Online shopping has exploded amid the pandemic, forcing e-commerce companies to increase their compliance capabilities. That’s good news for startups creating ecommerce software like Shipium.
The Seattle startup just raised $ 8 million to help online retailers with technology that improves operations within their fulfillment centers. It is the latest software startup to take advantage of the tailwinds of the e-commerce boom; others from the Seattle region to raise funds over the past year include Flexe, Stackline, Cloth, FlavorCloud, Pipe17, Pandion, SoundCommerce and others.
Shipium, which GeekWire first covered in 2019, is run by two supply chain veterans: Jason murray other Brown mac. Murray spent nearly two decades at Amazon, leading supply chain teams and overseeing thousands of employees as vice president. Brown is also one of Amazon’s first employees (the co-founders started three days apart in 1999) and later joined Zulily, where he was vice president of supply chain and fulfillment software for the Seattle online retailer.
Shipium’s mantra is to help online retailers “fight” against Amazon, which has created customer expectations for delivery times that are difficult to meet for many companies without deep supply chain capabilities. That puts smaller retailers at a disadvantage; Meanwhile, Amazon has grown tremendously during the pandemic, setting revenue and profit records.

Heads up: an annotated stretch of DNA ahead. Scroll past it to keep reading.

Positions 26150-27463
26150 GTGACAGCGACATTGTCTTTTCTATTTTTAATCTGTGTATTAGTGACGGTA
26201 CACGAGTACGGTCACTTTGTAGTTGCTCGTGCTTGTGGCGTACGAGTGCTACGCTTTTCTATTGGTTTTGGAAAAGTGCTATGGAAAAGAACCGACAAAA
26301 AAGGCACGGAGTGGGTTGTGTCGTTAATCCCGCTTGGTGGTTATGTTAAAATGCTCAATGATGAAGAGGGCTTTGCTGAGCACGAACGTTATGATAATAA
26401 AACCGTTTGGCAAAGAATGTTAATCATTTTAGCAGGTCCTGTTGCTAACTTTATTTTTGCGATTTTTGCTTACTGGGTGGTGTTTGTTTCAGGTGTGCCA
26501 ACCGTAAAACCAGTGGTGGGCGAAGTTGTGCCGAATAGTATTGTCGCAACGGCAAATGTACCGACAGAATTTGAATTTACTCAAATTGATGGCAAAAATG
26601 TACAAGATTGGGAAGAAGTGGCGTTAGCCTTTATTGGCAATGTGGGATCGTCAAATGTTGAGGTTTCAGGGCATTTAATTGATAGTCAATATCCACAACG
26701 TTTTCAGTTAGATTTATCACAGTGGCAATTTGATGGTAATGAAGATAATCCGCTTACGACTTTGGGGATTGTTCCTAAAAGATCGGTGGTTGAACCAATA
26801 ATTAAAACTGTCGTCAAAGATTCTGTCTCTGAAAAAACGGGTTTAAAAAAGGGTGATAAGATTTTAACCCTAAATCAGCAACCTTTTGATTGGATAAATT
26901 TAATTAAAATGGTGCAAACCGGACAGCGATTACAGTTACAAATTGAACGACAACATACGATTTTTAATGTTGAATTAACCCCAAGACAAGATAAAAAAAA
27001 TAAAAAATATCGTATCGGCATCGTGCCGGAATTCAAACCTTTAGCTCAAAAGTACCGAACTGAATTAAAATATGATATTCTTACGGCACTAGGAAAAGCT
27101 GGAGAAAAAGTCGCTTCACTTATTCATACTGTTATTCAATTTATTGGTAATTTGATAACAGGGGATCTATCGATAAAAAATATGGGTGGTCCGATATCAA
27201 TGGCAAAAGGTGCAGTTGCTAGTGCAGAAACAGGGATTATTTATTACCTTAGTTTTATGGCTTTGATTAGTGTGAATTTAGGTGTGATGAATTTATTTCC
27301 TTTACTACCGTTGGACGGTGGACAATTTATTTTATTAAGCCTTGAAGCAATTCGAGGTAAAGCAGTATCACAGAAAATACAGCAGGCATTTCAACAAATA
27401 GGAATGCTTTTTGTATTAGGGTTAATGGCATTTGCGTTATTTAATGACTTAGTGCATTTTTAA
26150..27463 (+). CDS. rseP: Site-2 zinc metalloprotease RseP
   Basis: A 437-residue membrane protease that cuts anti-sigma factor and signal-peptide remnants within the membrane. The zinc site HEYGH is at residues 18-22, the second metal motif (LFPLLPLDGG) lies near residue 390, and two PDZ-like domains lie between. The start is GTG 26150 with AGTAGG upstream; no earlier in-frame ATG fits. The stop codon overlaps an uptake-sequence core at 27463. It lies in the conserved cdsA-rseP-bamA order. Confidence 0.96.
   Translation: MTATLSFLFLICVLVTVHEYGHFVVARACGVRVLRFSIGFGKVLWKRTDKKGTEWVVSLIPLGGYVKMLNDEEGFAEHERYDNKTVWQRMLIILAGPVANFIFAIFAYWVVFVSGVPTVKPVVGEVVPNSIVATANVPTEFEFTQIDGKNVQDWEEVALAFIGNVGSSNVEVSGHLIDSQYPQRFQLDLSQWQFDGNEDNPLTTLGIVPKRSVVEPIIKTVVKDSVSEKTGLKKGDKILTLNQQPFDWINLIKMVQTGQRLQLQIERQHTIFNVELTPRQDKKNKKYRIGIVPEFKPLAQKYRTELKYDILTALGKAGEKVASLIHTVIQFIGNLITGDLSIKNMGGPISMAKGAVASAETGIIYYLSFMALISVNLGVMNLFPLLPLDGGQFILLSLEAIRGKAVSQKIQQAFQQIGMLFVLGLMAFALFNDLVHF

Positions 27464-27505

Shipium’s API services work with existing systems and help companies make compliance decisions, such as deciding which shipping option is faster or cheaper, or what box size is the most optimal.
“For larger companies, the software that typically addresses those similar decisions includes monolithic ’90s-era software like Oracle or SAP,” Murray said. “They don’t serve the e-commerce industry because the decisions they help make are not thinking about e-commerce outcomes, such as delivering on customer delivery promises.”
The 10-person startup makes money using an infrastructure software-as-a-service model. Shipium has a handful of well-known brands as clients and will process tens of millions of shipments this year. He declined to provide income metrics; the company is not profitable.
“E-commerce companies can offer their customers fast or free shipping and a competitive customer experience by applying modern software to existing assets,” Brown said in a statement. “A Prime experience does not require a complete reconfiguration of physical operations.”
Trilogy Equity Partners led the round. Zulily co-founder Darrell Cavens invested, along with PSL Ventures and Good Friends. Total funding to date is $ 10 million.